2. Located in the “Actions” side-bar, click the “Create Self-Signed Certificate…” link.
  3. Follow the on-screen instructions, then click “OK”.
    createssl1
  4. Right-click on the SSL certificate, then select “Export…”.
    exportssl
  5. Export the SSL Certificate to your Desktop and specify a password. After you export the SSL Certificate, move the certificate to the Desktop of the computer that is running Visual Studio.
  6. From the computer that is running Visual Studio, right-click the SSL Certifcate then select “Install PFX”.
    installpfx
  7. Follow the on-screen instructions using the default settings where applicable. However, when you get to the step of the Certificate Import Wizard that allows you to specify which store to save the certificate in, choose the “Trusted Root Certification Authorities” store.
    trustedrootcertificationauthorities
  8. Finish up the Certificate Import Wizard and you’re done.

Now that you have created and installed an SSL Certificate, you can add the TFS Server to your list of TFS Servers in your Visual Studio Team Explorer.

Windows Update Error Code 80243004

The Problem

In an attempt to update my Windows Server 2008 R2 server with Microsoft Visual Studio Team Foundation Server 2010 Service Pack 1 I received the error code:

Some updates were not installed
Failed: 1 update
Error(s) found:
Code 80243004 Windows Update encountered an unknown error.

The Fix

  1. Open the Taskbar Properties (Right-click the Taskbar, then select Properties)
    WindowsUpdate-Error-80243004
  2. From within the Taskbar tab, click the “Customize…” button
    WindowsTaskbarProperties
  3. The “Notification Area Icons” window will open. In this window, change the state of the “Always show all icons and notifications on the taskbar” checkbox. In other words, if your checkbox is already selected, then deselect it – likewise, if your checkbox is NOT already selected, then select it. I know this sounds like a weird fix, but I’ve witnessed this fix with my own eyes.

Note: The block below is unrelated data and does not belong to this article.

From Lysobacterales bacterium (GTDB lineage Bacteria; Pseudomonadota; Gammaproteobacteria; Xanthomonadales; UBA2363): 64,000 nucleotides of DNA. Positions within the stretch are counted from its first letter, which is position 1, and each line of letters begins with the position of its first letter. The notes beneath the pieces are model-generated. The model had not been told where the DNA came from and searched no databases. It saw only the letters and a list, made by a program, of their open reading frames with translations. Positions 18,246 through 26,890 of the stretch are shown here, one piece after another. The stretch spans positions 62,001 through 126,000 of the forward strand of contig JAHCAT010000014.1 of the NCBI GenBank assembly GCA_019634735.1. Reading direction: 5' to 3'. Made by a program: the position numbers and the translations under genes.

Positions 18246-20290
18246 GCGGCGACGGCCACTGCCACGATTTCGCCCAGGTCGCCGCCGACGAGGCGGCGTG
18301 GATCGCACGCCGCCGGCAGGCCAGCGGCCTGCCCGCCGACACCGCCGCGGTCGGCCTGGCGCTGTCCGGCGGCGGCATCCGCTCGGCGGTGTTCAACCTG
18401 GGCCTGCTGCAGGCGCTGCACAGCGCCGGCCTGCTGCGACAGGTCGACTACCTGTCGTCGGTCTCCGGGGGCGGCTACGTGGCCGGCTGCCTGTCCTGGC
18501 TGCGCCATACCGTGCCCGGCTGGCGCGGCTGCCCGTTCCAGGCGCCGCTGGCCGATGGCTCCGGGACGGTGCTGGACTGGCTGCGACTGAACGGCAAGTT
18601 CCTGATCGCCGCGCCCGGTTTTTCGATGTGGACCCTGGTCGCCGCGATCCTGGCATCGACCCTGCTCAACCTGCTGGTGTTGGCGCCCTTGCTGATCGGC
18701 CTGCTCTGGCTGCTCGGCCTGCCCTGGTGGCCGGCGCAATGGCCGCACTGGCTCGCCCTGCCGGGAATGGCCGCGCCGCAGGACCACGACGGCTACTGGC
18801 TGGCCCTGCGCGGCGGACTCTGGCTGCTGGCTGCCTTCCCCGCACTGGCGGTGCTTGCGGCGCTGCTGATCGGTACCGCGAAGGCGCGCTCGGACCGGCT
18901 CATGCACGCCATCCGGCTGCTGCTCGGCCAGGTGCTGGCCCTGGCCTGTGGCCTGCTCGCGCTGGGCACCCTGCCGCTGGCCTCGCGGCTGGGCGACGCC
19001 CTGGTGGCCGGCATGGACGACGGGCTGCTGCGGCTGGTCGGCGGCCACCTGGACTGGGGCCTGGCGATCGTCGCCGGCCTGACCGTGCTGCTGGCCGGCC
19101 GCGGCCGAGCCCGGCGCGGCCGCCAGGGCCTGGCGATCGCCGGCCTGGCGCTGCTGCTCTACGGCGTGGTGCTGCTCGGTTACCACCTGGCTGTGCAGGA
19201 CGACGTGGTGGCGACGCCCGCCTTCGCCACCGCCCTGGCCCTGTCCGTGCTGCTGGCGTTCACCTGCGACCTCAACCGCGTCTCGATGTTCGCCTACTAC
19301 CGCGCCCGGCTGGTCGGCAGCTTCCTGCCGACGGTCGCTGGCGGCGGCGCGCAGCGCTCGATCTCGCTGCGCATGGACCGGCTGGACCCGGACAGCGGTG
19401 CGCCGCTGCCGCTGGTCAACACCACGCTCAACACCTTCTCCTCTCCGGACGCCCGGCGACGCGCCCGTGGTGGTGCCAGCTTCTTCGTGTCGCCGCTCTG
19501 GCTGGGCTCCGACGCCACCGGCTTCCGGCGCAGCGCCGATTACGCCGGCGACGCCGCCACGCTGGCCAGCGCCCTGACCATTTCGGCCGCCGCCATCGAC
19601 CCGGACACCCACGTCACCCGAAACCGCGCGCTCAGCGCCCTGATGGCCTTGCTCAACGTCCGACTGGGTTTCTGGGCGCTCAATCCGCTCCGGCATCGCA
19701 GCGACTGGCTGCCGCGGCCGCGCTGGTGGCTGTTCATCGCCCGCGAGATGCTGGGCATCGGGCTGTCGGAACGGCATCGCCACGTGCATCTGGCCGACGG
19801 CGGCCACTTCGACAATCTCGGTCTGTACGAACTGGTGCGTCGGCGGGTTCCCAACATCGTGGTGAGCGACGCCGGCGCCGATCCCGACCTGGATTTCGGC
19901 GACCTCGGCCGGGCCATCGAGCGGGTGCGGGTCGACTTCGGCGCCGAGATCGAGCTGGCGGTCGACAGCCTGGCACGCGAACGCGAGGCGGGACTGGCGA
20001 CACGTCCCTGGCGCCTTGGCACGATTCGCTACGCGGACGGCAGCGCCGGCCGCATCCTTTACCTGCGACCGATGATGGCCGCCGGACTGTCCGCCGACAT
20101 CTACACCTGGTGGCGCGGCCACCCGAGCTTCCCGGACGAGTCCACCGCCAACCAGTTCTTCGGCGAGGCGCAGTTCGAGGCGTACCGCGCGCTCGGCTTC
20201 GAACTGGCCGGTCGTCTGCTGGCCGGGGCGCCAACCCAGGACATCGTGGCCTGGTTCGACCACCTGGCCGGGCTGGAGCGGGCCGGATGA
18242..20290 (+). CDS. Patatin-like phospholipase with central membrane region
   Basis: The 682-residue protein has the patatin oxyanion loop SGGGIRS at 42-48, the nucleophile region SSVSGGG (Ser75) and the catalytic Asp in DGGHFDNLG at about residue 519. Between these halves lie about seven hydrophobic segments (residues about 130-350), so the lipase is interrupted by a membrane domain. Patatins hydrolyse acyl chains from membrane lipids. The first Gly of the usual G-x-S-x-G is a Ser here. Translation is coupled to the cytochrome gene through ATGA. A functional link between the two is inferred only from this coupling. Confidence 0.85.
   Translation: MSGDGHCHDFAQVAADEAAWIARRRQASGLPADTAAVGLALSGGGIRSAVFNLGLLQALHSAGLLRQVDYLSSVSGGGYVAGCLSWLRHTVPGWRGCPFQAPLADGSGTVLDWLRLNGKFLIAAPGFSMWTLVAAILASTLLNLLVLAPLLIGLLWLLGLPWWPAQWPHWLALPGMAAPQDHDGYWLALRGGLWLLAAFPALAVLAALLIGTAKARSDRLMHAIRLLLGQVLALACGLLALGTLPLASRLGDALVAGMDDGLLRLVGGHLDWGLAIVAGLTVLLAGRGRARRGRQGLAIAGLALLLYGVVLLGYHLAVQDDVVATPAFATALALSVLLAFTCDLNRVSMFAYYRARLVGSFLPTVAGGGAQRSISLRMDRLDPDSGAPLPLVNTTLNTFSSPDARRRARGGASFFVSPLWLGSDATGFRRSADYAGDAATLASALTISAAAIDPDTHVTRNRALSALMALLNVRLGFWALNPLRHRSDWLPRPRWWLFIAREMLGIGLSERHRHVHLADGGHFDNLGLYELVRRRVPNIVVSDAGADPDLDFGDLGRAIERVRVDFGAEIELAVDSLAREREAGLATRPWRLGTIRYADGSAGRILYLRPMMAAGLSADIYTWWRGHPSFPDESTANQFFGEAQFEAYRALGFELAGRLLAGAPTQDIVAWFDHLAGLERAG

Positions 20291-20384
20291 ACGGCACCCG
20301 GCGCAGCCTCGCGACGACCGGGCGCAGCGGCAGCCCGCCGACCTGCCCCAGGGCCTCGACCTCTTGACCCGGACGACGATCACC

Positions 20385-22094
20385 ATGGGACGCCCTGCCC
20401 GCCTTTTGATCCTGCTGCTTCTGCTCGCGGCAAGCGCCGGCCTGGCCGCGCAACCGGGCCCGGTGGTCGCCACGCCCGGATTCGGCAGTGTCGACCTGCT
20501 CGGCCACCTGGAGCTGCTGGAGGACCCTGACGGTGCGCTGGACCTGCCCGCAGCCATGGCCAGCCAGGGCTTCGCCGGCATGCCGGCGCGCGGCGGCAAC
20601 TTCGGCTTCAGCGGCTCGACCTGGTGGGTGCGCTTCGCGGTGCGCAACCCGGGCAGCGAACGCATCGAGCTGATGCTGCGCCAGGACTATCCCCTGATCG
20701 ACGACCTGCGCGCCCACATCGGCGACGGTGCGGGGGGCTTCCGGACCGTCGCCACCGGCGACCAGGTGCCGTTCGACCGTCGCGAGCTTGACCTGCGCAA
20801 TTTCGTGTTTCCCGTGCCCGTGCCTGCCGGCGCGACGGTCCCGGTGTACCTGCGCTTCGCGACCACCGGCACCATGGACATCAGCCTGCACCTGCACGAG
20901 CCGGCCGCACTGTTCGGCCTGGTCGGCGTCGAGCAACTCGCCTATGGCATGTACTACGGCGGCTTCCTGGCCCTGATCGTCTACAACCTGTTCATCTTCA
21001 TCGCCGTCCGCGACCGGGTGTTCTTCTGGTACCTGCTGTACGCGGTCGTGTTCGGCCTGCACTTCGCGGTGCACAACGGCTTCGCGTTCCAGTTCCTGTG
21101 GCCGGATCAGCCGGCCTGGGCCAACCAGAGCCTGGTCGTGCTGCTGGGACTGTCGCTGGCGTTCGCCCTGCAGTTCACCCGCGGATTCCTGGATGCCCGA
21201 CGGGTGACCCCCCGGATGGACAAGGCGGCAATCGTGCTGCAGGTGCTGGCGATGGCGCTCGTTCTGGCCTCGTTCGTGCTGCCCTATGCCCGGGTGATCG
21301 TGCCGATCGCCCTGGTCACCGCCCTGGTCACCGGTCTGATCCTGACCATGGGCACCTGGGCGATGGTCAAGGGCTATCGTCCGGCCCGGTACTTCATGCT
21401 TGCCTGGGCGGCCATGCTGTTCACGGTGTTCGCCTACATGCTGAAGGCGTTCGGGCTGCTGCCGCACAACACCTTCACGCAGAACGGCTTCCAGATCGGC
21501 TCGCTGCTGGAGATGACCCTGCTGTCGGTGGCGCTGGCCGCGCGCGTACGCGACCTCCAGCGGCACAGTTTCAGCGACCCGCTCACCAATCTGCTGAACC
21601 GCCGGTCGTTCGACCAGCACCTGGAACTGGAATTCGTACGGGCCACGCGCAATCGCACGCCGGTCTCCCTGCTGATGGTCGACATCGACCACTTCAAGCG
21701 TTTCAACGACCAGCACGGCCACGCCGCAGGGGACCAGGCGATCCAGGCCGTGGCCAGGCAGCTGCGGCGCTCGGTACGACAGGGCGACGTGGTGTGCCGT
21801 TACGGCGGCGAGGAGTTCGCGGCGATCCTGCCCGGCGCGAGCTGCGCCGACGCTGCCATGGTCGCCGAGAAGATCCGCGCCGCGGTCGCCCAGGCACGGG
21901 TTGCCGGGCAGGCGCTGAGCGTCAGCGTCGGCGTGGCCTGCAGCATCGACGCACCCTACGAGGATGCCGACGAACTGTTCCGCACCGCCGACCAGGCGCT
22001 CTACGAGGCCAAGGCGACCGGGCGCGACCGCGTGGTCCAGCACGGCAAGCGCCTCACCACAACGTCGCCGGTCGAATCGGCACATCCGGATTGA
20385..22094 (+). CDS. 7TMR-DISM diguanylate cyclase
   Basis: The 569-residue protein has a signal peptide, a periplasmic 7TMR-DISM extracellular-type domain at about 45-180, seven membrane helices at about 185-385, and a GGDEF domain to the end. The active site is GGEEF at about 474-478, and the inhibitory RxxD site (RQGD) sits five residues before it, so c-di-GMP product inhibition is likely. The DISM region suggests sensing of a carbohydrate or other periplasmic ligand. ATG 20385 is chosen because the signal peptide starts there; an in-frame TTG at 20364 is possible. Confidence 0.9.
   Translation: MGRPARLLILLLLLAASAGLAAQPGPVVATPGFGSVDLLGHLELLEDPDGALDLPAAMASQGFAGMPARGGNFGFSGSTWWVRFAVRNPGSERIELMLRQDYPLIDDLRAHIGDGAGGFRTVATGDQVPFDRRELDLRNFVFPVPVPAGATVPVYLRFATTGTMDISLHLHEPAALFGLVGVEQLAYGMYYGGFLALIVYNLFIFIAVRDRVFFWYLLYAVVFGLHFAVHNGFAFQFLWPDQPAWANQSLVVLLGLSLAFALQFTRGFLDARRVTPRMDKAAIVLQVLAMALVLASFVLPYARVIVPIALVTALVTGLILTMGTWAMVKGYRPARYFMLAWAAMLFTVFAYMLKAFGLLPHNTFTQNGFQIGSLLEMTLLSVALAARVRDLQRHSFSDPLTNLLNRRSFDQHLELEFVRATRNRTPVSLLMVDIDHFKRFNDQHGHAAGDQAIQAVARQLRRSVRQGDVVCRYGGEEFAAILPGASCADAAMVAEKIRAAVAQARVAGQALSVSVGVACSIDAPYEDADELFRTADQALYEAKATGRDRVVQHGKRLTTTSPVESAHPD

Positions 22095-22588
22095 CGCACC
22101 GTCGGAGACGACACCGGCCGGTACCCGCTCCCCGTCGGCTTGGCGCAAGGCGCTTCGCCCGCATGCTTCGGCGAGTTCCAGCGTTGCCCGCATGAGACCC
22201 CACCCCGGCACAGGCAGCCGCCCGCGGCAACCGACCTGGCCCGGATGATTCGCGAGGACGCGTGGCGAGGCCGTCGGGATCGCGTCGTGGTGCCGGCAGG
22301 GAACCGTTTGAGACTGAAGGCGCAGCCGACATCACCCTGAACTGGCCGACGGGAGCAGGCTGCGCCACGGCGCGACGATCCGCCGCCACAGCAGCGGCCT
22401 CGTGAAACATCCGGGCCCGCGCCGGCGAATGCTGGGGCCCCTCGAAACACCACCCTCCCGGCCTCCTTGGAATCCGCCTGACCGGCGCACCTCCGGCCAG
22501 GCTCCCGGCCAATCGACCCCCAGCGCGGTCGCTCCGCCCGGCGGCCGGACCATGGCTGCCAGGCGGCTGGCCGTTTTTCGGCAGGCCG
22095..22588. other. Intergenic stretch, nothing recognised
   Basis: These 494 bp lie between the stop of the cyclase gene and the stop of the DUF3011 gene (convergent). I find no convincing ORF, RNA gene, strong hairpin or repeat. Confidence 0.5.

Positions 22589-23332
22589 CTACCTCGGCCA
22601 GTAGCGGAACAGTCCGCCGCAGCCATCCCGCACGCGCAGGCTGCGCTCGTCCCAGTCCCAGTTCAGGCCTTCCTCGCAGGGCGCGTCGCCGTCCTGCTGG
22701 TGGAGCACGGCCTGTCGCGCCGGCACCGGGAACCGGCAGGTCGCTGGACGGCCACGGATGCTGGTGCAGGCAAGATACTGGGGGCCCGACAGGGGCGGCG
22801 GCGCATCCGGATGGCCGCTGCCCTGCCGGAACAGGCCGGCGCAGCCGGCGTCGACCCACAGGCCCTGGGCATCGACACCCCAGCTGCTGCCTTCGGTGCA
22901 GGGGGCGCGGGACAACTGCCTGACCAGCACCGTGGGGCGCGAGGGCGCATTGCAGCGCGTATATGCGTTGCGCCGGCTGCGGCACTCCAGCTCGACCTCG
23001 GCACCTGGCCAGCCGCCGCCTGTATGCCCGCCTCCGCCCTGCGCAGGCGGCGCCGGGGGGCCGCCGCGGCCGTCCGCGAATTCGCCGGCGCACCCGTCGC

AlwaysShowAllIconsAndNotificationsOnTheTaskbar
  4. Click the “OK” button
  5. In Windows Update, try to install the update(s) again.
    WindowsUpdate-Error-80243004-Fixed

Quick-And-Dirty Example On ASP.NET MVC Client Side Validation

This post will walk you through a very simple example on how you can implement Client-Side Validation using the unobtrusive validation support library for jQueryand jQuery Validate, and ASP.NET MVC using Visual Studio 2010.

Step 1: Using Visual Studio 2010, create a new “ASP.NET MVC 4 Web Application”. Give a name for the new Project – In this example I named it “ClientSideValidation”


Step 2: Select an “Empty” template for the Project


Step 3: Add a New Folder to the Project and name it “Resources”. Once done, create sub-folders (under Resources) and name them CSS, Javascript, and Resx.


Step 4: Add a new Style Sheet (.css file) to the “CSS” directory that you just created and name it “ValidationStyles.css”


Step 5: Copy/Paste these styles to your newly created “ValidationStyles.css” file (These styles will be used by the jQuery pack that does the client-side validation)